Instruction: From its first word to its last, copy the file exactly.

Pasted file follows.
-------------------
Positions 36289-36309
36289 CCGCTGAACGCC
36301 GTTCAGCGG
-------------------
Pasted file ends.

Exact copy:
Positions 36289-36309
36289 CCGCTGAACGCC
36301 GTTCAGCGG